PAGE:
Living with C.M.T and Parkinson’s, Fybromyalgia (Chronic Pain)

Hello

I would like to invite you into my thoughts and feelings on a subject that affects my life on a daily basis. When I thought of setting up this blog, it was mainly to help me come to terms with the cards I’d been dealt in my life.

I would like to introduce myself. Sounds strange, as this is something I would never have dreamt of doing until I came across the world of Parkinson’s with the help of a little technology.

Its true.! I’m normally a ‘suffer in silence’, kind of girl. So, when I first began sharing my life and feelings, I wondered how it would help not only me but also other people in my situation. That’s a bonus if it does…. What a lovely community to be a part of. So positive and forward thinking and so much talent there too!

My name is Shelley, and I am 55 years old. I’ve been married for 32 years now.
Wow, that’s a long time!. I have three daughters and six grandsons. My family is my world and I know they are with me all the way.

I’d first like to take you back many years. I can’t say I ever remember being ‘normal’ (whatever thats supposed to mean!), ๐Ÿ˜Š. I always had aches and pains. I also had a slight shake in my hands. But for me, that was ‘normal’. My mum used to say that I actually shook as a baby in my crib and as a child, I was always being taken to the doctors for various aches and pains but mum was told it was just ‘growing pains’.

Then fast forward to when I was in my late twenties. I was married, just had my first daughter and was working part time. I started to suffer with pains in my hands and arms, my legs and feet. I was finding it very difficult to cope. I was sent to see an orthopaedic surgeon, who then sent me to see a neurologist. I had various tests and an operation for Carpel Tunnel syndrome. Then I was diagnosed with CMT.(Charcot-Marie Tooth disease).

I was given medication and told to “go live my life.!!”, which I tried to do as best I could.

Finally, after much deliberation and sadness, I had to retire from working as I simply could not go on any more.

Then a few years ago I had a bad bout of pneumonia and my heart had to be stopped twice to reset it. A few months after that I got a very bad tremor. It like came overnight, down my right side. Thinking it had something to with my CMT, I just carried on coping, until my family forced me to visit the doctor.! The first time I went to see the neurologist about my tremor I saw him for about five minutes and I was told that it probably was ‘essential tremor’. I was put on more medication but had to re-book an appointment. because I wasn’t responding to treatment. I was then sent to another neurologist who carried out more tests. I had an MRI, certain blood tests and was then sent to London to see a top neurologist, who suggested I should have a Dat-scan.

I was finally diagnosed with Parkinsons. I was told that three neurologists weren’t convinced of the diagnosis until they had the results of the dat-scan.

I believe my Parkinson’s began in my middle to late thirties. That was when I was getting symptoms of the disease. Unfortunately having Charcot Marie Tooth disease, I thought the symptoms were from that.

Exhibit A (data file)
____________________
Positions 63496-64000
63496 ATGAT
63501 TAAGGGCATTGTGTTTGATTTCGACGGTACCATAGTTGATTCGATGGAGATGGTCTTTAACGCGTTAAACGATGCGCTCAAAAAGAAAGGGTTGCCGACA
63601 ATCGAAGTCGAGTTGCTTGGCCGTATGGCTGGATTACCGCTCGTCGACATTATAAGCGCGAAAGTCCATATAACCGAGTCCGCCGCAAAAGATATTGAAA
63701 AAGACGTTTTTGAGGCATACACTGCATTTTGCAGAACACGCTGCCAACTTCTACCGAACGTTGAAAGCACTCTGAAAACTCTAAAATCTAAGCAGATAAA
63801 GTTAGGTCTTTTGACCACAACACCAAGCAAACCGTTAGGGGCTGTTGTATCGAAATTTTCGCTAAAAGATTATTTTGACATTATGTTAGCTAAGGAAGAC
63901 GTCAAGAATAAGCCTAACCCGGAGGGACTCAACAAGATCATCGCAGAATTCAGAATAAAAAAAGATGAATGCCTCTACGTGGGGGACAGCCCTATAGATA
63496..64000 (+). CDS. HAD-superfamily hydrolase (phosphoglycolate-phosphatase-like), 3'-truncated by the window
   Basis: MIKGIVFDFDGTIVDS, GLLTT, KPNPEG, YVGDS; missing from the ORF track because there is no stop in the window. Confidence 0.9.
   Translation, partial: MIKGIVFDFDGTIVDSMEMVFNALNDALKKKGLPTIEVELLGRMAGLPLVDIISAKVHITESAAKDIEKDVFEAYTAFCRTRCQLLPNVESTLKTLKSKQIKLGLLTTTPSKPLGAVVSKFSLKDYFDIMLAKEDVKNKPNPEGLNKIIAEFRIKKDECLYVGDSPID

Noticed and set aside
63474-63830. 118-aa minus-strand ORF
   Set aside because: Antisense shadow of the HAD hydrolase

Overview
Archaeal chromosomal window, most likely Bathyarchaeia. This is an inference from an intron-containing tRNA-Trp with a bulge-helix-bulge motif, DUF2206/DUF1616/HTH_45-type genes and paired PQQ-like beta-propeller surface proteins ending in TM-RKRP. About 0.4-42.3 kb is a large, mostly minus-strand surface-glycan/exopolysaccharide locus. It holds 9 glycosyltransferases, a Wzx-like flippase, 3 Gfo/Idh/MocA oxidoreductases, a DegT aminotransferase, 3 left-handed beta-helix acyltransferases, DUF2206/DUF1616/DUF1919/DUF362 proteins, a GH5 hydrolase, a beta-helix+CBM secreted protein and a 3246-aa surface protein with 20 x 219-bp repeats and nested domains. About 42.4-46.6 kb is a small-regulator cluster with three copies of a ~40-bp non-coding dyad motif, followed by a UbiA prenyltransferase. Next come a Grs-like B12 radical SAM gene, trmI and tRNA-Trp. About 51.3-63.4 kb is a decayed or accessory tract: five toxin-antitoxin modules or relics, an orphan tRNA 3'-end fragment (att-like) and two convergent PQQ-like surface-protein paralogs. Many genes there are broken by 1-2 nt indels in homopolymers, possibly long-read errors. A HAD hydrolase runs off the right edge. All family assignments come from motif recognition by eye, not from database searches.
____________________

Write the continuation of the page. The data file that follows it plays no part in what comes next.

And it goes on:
Wow! I really couldn’t believe my luck. Not one but two diseases.!! Probably, thats why it was so difficult for them.

I must admit , to start with I went very much into myself. I’m one of these people who has to get things sorted and then move on, which I think, personally, I have.๐Ÿ˜Š.

Being able to speak to so many people and hear other peoples stories has helped me so much. I always think of my glass as being half full. Smiling through is the only way to go. Sorry, no more clichรฉs. ๐Ÿ˜Š.

I’d like to share with you on this blog the ups and downs of being me.

N.B. I also have been suffering now for many years with Chronic Pain. It’s been attributed to my conditions I have had over the years, but just recently I have been diagnosed with Fybromyalgia , not only that, over the past few years have also been suffering chest infections , every three months . Until I recently was told I have asthma / COPD, and the menopause . What can I say ? Just taking each day as it comes, ๐Ÿ™‚

Thankyou for reading ๐Ÿ™‚

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35 thoughts on “Living with C.M.T and Parkinson’s, Fybromyalgia (Chronic Pain)”

  1. Wow I’m glad I came across this via the Parkinson’s, my other half also has CMT and was diagnosed 5 years ago aged just 40 with Parkinson’s. His consultant said it wasn’t possible to have two genetic mutations, obviously you can, you are both living proof!

  2. very interesting blog shelley,my claim to two illnesses are pd for eleven years now and angina,just had a stent fitted and i almost forgot i was diagnosed with hodgkins lymphoma 5 years ago but i suppose i shouldnt count that as its thankfully in remission,i live with my 12 year old daughter and she is a great help but i try to stay upbeat and do as much as i can,i have bad days and it feels like its getting the better of me but i just challenge it when that happens i will say to mr pd i think i,ll take you for a hill walk today,he doesnt like that lol.